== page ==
Despite these efforts to comfort and better ourselves, studies show that, on the whole, we’ve never been more unhappy or unhealthy. “Designing for desires” reads like a euphoric banner hung against a bright blue sky, but not every desire-driven brand is as noble as Nest. It can be a twisted, even anti-human practice, too. Look at Silicon Valley, where brands are digging deep into desires, whether or not it’s for the common good. I think of Netflix like a big cabinet you unlock, full of beautiful and curious things to explore. But once the door is open, it’s difficult to walk away, and that’s by design. Acclaimed documentaries and nature shows tap Curiosity and our desire to understand, but series like House of Cards (released in gluttonous 13-episode batches) smack of Vengeance and Power, pulling us into show binges—an intentional “dark pattern” that’s tough to escape.

Mark Zuckerberg will tell you he’s elevating human connection on a global scale, and stroking our desire for Social Contact, but a recent study from the University of Pittsburgh School of Medicine tell us Facebook users are found to be more depressed than non-Facebook users. Uber and Airbnb, pioneers of the sharing economy, play on desires to win devotees. We want to have faith in the stranger driving us. We want to have a heartfelt bond with the woman hosting us, however unrealistic. And yet, these brands back away right when risk inserts itself, refusing responsibility for employee protections or crimes against consumers.

Despite a new consumer climate of distrust and anxiety, these brands manage to keep winning, proving the power of desires. We’re hardwired to respond positively to what makes us feel good, the physical effects, or risks, are sometimes secondary. In hair care, women want more than body and bounce, they want the strut in their step, the power a head of shiny hair can wield. No wonder Pantene’s fem-vertising ad, “Not Sorry,” played so well in 2014, with an Ad Effectiveness Rating of 9.5 and nearly 16 million online views.

Typically, marketers use desires to throttle our nervous systems into buying their product, well designed or not. But placed in the hands of a designer, desires can actually help us progress as a collective. We can ensure relevance—that what a brand stands for, what it offers and how it’s designed closely align with the desires of the people it serves. Without desires, we’re simply awash in stuff.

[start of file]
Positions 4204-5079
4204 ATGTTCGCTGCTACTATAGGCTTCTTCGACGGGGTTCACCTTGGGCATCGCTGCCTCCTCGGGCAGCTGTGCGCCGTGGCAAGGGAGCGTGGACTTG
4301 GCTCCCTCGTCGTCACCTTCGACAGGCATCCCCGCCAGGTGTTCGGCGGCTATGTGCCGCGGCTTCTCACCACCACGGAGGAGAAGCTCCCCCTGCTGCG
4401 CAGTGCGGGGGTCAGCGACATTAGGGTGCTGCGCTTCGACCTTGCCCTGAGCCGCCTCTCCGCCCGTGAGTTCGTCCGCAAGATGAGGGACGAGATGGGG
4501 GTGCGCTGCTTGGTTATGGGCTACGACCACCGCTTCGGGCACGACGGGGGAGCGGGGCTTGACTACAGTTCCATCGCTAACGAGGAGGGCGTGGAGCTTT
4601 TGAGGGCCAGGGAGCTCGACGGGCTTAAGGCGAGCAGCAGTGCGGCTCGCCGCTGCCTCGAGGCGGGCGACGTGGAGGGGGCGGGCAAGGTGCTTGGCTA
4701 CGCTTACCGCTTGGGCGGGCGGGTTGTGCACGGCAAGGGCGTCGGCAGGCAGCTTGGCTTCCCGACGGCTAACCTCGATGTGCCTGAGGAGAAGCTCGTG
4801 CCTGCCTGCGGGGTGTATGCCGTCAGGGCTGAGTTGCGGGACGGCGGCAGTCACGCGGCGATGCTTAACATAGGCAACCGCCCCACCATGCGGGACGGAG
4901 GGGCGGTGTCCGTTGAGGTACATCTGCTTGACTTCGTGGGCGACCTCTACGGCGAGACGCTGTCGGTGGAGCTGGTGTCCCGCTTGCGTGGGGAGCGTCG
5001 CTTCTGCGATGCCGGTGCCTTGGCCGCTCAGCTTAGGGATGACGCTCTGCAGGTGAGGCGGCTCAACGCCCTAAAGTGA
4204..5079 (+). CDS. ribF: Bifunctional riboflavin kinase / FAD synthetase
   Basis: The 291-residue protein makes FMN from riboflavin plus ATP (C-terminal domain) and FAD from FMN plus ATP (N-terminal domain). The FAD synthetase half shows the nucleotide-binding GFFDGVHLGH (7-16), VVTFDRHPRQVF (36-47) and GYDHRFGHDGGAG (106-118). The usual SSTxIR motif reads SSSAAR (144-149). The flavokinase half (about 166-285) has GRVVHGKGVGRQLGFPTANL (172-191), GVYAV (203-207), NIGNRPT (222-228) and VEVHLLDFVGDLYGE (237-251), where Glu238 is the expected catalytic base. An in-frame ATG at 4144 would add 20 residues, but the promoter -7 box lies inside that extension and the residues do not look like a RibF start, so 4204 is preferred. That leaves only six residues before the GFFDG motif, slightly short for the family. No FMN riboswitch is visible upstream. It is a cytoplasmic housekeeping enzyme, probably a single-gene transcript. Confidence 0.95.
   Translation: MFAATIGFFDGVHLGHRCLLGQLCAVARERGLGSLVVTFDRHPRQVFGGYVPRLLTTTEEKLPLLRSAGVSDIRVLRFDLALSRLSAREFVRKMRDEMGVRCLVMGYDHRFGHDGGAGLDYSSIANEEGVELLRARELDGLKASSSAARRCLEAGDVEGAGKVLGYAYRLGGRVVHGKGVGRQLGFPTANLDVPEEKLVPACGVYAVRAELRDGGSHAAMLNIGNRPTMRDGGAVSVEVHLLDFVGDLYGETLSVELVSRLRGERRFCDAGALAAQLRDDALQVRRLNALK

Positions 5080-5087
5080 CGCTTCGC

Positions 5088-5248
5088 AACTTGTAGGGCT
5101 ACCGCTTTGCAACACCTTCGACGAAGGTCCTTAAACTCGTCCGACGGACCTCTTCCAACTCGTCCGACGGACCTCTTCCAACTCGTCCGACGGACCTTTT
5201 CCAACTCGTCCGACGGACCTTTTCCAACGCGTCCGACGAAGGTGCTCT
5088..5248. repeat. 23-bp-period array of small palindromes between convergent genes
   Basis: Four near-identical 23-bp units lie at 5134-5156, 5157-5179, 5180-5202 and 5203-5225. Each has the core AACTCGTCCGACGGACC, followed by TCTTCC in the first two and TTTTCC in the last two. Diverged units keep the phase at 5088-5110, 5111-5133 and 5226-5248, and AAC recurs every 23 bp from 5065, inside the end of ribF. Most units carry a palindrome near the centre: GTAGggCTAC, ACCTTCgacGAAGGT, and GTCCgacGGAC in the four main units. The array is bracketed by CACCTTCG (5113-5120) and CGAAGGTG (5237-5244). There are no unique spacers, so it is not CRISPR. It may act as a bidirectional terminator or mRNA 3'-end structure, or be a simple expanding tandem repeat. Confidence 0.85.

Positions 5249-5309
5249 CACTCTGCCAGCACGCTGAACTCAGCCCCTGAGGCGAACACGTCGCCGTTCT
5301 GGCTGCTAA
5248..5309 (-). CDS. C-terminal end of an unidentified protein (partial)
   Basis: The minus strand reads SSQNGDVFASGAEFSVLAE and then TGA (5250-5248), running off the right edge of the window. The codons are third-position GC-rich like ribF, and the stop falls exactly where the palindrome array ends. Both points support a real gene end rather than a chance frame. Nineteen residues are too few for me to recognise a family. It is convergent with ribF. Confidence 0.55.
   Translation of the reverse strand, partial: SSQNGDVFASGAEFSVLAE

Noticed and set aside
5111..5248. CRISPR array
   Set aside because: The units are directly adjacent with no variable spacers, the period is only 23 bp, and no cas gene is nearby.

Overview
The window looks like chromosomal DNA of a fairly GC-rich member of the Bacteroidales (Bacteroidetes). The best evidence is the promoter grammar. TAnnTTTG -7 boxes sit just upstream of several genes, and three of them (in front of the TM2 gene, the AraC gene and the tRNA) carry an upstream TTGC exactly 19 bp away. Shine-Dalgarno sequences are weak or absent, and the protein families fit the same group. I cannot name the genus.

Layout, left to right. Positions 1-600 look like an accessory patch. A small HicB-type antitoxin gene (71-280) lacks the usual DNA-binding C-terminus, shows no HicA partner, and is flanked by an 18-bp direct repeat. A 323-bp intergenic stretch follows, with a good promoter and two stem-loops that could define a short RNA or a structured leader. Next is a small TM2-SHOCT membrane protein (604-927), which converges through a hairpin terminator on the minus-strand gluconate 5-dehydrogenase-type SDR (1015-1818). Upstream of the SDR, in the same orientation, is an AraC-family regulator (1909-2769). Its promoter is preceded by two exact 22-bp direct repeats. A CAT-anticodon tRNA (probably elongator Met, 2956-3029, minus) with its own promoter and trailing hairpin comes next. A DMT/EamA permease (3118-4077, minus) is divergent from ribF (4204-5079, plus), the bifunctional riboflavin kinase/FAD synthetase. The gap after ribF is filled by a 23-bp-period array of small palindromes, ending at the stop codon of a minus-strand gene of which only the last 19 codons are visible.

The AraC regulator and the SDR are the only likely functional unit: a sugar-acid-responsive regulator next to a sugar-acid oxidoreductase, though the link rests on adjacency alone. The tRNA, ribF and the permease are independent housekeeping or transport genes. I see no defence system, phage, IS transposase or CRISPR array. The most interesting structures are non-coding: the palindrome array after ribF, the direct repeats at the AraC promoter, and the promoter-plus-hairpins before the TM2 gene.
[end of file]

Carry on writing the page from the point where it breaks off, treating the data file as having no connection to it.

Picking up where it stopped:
What We Worship

When it’s all about want and pleasure, brands aren’t unlike drugs. Karl Marx once said, “religion is the opiate of the people.” But with the increasing secularization of Western society, we watch—some with horror, some with delight—as branded experiences take the place of church. Engaging with products and services becomes practiced religion, their master brands some kind of higher power. Nest is looking out for us. Netflix is there to comfort with a huge dose of dopamine. We can make our confessions to Siri or Google Home. A brand’s ability to act as a lifestyle upper, a numbing agent or a social aggregate gives it supreme relevance for consumers—something I call the “Ultimate Why”—and we can always trace it back to a desire. Netflix is the opiate of the people. So are Facebook, Victoria’s Secret, Dunkin’ Donuts, Amazon, Jim Beam and TurboTax.

We Can Be Better

So, what’s the message? Two things: dig into desires, but handle them with care. In all things, but especially in design, desires can be used to deepen our sense of meaning, or to exploit our precious nerves. Desires can better us, but they can quite quickly dehumanize us, too. Pulling out of a contentious, hot-blooded year, let’s use desires to make this year healthier than the last—to connect people and find common ground. Use them to design smarter, more adaptive, useful things. Use them to bridge business and creative. Use them to help clients think big. Use them to tell stories that reveal the nuances of who we are and why we are. Use desires to solve problems.

One hugely important aspect of Nest not yet mentioned is its impact on the planet. In one year, a Nest Learning Thermostat saves the average household 10–12% in heating and 15% in cooling—one small step for checking accounts everywhere, one giant leap for the earth’s natural resources. Seeing the clash between human consumption and the environment, Nest did more than offer a smarter, more beautiful version of the thermostat—it offered a humanized solution to a critical, man-made problem. As Steven Levy recounted, when Tony Fadell began building his team, he approached Shige Honjo, an iPhone engineer, with his wild idea. Honjo’s response was yes: “the choice was to save the world.”

Talk about a driving desire.

To learn more about LPK’s approach to desires thinking and brand design, explore

Nathan Hendricks believes there is no excuse for a lousy brand. As chief creative officer at LPK, he challenges the organization’s creative teams to uphold the vision that every brand should make a powerful and positive difference for the people it serves. A candid cultural commentator, he’s never afraid to tell it like it is. Drop him a line or invite him out for a round—beer, not golf—at

Published On Mar 28, 2017